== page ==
My wife, Jean and our head of school Jessica Fitzpatrick, had arranged with the Eureka Springs Mayor to proclaim June 4th as "Doug Stowe Day," so this is my day. I want to thank all those who celebrated with me yesterday, and all those who supported my work over these years. And thanks to our mayor for making this my day.

On this special "Doug Stowe" day, I'll be gardening a bit, playing with Rosie, and getting ready for a five day box making class at ESSA that starts on Monday.

Make, fix and create. Assist others in learning likewise.

Thursday, June 02, 2022


Yesterday I went by the Clear Spring School as students were camping in our field. They had insisted they wanted to whittle, so Dustin Griffith had gone to the woodshop to get a few sloyd knives out for them to use. More and more students wanted to join in, so the number of whittlers grew and I brought out the whole set. Using the sloyd knives and pocket knives brought from home, many sharp sticks were made.

One of my students, Gabe, told me that he whittles nearly every day at home, and I can assure you that whittling is a meditative process that leads to a sharpened point, both in the wood and in the mind of the whittler. To whittle is not the simple minded activity one might assume. To whittle requires one to observe, hypothesize, and test one's hypotheses. As the hand becomes skilled, the knife becomes an extension of mind, and the powers of the mind are set free to explore the realities of life that surround us. We do that through the exploration and use of metaphor. Metaphor is a construction of mind built upon concrete experience. Without the concrete experience metaphor crumbles in abstraction when tested and measured against real life.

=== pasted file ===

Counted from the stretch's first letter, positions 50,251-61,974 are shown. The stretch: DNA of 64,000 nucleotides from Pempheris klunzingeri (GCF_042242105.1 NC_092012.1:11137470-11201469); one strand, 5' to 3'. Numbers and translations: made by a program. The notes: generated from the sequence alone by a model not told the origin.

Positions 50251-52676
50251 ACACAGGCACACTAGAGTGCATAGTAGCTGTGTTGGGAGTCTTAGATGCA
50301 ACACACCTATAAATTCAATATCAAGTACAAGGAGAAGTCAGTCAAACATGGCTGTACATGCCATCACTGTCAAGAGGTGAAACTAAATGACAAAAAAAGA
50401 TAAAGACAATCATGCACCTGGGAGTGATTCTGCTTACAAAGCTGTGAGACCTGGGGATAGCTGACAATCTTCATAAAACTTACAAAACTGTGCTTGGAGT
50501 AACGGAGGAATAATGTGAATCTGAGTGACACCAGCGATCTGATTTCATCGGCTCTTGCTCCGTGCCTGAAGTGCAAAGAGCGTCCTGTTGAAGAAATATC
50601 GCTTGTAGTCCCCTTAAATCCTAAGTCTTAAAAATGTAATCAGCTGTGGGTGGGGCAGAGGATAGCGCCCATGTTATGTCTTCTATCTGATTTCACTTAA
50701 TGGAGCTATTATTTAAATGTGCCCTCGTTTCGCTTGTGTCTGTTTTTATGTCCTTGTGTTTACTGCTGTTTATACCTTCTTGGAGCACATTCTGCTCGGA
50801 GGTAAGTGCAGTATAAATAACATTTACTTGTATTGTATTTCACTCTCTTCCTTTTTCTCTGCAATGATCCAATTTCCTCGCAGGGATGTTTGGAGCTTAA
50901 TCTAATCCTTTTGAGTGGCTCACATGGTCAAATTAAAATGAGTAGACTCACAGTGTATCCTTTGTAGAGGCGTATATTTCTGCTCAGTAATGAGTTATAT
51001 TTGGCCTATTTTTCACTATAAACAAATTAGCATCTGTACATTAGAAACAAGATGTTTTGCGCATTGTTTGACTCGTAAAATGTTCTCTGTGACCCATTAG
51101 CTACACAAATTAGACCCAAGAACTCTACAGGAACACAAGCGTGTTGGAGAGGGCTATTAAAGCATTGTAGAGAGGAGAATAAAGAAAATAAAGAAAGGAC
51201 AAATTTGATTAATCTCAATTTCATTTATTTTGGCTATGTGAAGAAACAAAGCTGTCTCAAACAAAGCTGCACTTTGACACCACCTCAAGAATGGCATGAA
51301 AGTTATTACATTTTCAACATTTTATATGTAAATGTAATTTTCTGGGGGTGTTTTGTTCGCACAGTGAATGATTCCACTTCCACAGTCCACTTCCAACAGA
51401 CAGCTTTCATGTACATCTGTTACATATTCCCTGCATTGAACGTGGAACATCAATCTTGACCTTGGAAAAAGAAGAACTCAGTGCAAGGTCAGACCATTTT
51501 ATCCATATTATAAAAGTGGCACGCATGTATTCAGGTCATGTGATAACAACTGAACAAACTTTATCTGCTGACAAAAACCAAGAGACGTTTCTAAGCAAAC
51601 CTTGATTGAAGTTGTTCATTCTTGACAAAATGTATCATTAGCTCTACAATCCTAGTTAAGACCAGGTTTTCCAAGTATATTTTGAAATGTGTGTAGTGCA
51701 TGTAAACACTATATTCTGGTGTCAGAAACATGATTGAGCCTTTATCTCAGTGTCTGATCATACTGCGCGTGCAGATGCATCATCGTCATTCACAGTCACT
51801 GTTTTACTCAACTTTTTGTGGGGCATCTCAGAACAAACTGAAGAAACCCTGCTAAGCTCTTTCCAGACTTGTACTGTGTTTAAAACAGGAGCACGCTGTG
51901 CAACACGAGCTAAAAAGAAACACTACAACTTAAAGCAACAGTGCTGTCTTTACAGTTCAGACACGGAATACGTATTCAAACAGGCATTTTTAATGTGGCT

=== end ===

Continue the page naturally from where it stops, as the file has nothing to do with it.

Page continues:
A friend suggested a book about chain carving and I ordered. Chain Carvers, Old Men Craft Meaning by Simon J. Bronner, having to do with the minds of old men, arrived in my mailbox on the same morning I was taking a wood carving friend to the clinic for tests. I passed it along for him to read during his recovery from surgery and will get it back later on. I'll read it myself and then pass it along to a friend who is busily crafting wooden chains in his retirement years.

I'm working on an article for Woodcarving Illustrated about children and whittling and so yesterday I took some good photos as the children brought their sticks, and minds to sharp points.

Make, fix and create...

Wednesday, June 01, 2022

A matter of the senses...

Comenius had put forth his argument that the senses form the core of learning: